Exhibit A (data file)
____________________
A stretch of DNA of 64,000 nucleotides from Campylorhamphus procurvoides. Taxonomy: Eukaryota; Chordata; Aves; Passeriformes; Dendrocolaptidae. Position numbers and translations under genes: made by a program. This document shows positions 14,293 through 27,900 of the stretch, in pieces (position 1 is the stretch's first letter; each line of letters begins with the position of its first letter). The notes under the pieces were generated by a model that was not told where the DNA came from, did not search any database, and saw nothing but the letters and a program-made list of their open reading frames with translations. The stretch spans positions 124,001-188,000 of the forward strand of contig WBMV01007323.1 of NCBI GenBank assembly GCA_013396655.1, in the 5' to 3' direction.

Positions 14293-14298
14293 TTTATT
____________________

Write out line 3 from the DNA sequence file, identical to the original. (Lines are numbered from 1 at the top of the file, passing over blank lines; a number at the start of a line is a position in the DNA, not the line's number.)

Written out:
14293 TTTATT